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Finger Numbness Causes

by
author image Julie Hampton
Julie Hampton has worked as a professional freelance writer since 1999 for various newspapers and websites including "The Florida Sun" and "Pensacola News Journal." She served in the U.S. Army as a combat medic and nurse for over six years and recently worked as the Community Relations Director for a health center. Hampton studied journalism and communications at the University of West Florida.
Finger Numbness Causes
Fractured fingers may be numb, or lack sensation. Photo Credit broken fingers male image by Joyce Wilkes from <a href="http://www.fotolia.com">Fotolia.com</a>

Symptoms of finger numbness should not be ignored. Numbness in the fingers can be a sign of a serious medical condition. From typing to writing, decreased feeling in the fingers affects a person's ability to perform everyday tasks. Additional symptoms include numbness in the hand, tingling, burning and a "pins and needles" sensation. A person experiencing lack of sensation in the fingers should seek medical attention to identify underlying conditions. Emergency treatment is suggested if the numbness begins to travel up the arm, and is accompanied by paralysis and confusion, advises MayoClinic.com. These are symptoms of a stroke and require immediate medical intervention.

Diabetic Peripheral Neuropathy

Diabetic neuropathy, or nerve damage, causes numbing and tingling in the fingers, as well as in the feet. The blood vessels attached to the nerves in the hands and feet of a person with diabetes are damaged by increased blood sugar. The damage occurs over time as diabetes progresses. According to the American Diabetes Association, nearly half of all people with diabetes have some form of nerve damage, though damage may affect any part of the body. Additional symptoms of neuropathy include the hands feeling extremely hot or cold, or the sensation of wearing gloves. Managing blood glucose levels is key to preventing neuropathy, or to keep it from growing worse, reports the American Diabetes Association.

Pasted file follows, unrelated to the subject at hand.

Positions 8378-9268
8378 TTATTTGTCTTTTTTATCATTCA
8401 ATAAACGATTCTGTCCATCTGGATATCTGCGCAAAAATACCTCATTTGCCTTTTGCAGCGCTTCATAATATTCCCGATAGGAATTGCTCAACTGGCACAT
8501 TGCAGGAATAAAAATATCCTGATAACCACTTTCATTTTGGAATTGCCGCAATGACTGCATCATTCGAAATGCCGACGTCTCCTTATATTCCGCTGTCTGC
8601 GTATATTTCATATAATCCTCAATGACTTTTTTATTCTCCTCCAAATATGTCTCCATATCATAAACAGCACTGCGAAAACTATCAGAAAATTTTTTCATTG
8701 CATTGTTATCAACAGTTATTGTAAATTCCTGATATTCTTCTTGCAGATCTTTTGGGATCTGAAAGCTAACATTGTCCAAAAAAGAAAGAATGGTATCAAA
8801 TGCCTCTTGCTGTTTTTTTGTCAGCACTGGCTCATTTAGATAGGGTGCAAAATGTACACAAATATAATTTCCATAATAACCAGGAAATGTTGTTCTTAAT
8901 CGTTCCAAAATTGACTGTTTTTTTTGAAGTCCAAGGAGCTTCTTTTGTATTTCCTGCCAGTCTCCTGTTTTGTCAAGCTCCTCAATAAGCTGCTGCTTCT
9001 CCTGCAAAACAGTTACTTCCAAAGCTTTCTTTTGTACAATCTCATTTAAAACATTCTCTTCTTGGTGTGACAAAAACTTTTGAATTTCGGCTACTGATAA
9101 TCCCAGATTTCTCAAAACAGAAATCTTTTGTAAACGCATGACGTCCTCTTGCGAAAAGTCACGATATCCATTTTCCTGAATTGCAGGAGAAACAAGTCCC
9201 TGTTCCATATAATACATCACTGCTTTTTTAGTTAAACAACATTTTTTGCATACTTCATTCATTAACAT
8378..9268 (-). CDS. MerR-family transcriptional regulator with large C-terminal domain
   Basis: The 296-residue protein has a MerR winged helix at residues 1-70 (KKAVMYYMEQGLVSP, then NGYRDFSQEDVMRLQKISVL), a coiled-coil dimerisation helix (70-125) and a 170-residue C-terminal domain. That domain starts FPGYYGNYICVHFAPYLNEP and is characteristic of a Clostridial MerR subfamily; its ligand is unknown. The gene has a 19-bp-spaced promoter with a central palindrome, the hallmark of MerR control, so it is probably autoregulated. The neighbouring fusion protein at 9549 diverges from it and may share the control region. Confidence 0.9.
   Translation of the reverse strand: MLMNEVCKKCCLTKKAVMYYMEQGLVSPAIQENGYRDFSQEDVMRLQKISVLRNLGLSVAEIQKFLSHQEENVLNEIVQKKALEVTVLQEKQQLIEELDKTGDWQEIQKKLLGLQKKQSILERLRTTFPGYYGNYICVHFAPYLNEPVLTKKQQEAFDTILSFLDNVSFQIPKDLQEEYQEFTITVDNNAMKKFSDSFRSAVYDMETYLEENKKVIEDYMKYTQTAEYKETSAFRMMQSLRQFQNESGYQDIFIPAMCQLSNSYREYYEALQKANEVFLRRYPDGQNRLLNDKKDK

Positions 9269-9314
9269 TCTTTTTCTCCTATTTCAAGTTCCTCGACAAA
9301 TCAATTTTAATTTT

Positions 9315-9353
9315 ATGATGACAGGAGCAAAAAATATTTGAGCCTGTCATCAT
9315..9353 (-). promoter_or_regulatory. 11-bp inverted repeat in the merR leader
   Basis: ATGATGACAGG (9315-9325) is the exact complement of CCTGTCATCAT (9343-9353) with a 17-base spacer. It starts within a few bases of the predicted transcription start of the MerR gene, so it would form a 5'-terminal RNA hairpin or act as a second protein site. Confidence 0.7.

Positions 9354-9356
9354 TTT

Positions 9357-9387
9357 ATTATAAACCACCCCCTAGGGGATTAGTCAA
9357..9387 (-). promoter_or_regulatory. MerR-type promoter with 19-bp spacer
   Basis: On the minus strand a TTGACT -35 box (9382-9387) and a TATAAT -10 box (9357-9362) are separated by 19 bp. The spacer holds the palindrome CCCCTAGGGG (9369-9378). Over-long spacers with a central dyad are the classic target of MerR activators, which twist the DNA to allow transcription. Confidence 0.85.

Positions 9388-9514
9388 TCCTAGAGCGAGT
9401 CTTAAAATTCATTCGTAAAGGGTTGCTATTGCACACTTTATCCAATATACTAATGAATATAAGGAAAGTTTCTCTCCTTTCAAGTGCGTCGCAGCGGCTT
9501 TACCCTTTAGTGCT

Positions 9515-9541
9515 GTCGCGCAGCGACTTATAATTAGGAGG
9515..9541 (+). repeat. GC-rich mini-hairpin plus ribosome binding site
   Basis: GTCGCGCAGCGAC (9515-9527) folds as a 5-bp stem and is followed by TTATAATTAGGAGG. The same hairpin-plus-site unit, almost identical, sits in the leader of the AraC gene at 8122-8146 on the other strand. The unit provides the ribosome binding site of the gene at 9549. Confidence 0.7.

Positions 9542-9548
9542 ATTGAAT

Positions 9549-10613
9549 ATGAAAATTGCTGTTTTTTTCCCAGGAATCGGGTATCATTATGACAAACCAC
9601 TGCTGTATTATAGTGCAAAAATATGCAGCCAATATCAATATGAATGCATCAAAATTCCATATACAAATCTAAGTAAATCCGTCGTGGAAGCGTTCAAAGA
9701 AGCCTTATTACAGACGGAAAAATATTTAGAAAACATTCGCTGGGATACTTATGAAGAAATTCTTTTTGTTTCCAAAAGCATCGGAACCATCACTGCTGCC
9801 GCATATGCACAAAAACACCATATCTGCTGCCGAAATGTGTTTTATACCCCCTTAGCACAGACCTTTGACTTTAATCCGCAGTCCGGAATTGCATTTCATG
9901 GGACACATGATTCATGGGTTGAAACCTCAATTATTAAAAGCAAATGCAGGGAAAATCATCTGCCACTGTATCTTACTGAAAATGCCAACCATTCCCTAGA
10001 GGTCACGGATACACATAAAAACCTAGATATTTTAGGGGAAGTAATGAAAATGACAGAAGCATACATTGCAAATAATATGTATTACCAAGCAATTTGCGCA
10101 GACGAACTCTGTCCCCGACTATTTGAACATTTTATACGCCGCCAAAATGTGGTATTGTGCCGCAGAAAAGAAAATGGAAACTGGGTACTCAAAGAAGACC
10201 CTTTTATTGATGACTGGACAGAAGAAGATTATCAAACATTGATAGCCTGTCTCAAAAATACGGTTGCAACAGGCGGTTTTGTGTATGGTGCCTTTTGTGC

Carpal Tunnel Syndrome

Carpal tunnel syndrome, often linked to extensive typing on a keyboard, is a common condition associated with finger numbness. The carpal tunnel is a tube-like structure located along the palm side of the wrist. The tube holds and protects the main nerve leading to the hand and the associated tendons. Pressure placed on the nerve produces symptoms, such as finger numbness, commonly linked with carpal tunnel syndrome. MayoClinic.com reports that numbness associated with the condition is often felt in the thumb, index and middle fingers. The pinky finger is rarely affected. A person commonly senses the finger numbness while driving, holding a book or newspaper or after sleeping. Additional symptoms include radiating pain and general weakness in the hands.

Broken Finger

A broken finger causes numbness as well as swelling, tenderness and inability to move the finger. The American Academy of Orthopaedic Surgeons advises that a fractured finger is not a minor injury; not receiving proper treatment may lead to serious complications. A finger fracture takes roughly six to eight weeks to heal. Treatment includes an X-ray, as well as a splint to keep the fractured finger aligned properly. Severe finger fractures require surgery; pins and screws hold the bones in place.

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